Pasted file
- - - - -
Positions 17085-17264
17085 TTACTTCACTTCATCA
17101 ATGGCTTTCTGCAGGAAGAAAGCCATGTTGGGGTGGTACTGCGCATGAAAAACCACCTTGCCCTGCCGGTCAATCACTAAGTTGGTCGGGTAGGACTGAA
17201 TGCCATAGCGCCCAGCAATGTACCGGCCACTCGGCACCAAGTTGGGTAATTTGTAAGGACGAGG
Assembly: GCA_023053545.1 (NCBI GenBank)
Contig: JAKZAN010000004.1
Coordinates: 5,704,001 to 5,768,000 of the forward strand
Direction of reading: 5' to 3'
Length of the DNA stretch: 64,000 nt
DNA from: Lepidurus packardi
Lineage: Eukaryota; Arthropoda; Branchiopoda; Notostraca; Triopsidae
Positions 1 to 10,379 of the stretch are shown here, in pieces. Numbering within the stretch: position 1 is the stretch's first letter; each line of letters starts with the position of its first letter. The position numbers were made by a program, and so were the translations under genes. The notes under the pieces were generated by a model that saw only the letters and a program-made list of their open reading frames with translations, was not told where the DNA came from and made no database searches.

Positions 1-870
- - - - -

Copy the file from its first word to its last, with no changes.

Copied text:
Positions 17085-17264
17085 TTACTTCACTTCATCA
17101 ATGGCTTTCTGCAGGAAGAAAGCCATGTTGGGGTGGTACTGCGCATGAAAAACCACCTTGCCCTGCCGGTCAATCACTAAGTTGGTCGGGTAGGACTGAA
17201 TGCCATAGCGCCCAGCAATGTACCGGCCACTCGGCACCAAGTTGGGTAATTTGTAAGGACGAGG
Assembly: GCA_023053545.1 (NCBI GenBank)
Contig: JAKZAN010000004.1
Coordinates: 5,704,001 to 5,768,000 of the forward strand
Direction of reading: 5' to 3'
Length of the DNA stretch: 64,000 nt
DNA from: Lepidurus packardi
Lineage: Eukaryota; Arthropoda; Branchiopoda; Notostraca; Triopsidae
Positions 1 to 10,379 of the stretch are shown here, in pieces. Numbering within the stretch: position 1 is the stretch's first letter; each line of letters starts with the position of its first letter. The position numbers were made by a program, and so were the translations under genes. The notes under the pieces were generated by a model that saw only the letters and a program-made list of their open reading frames with translations, was not told where the DNA came from and made no database searches.

Positions 1-870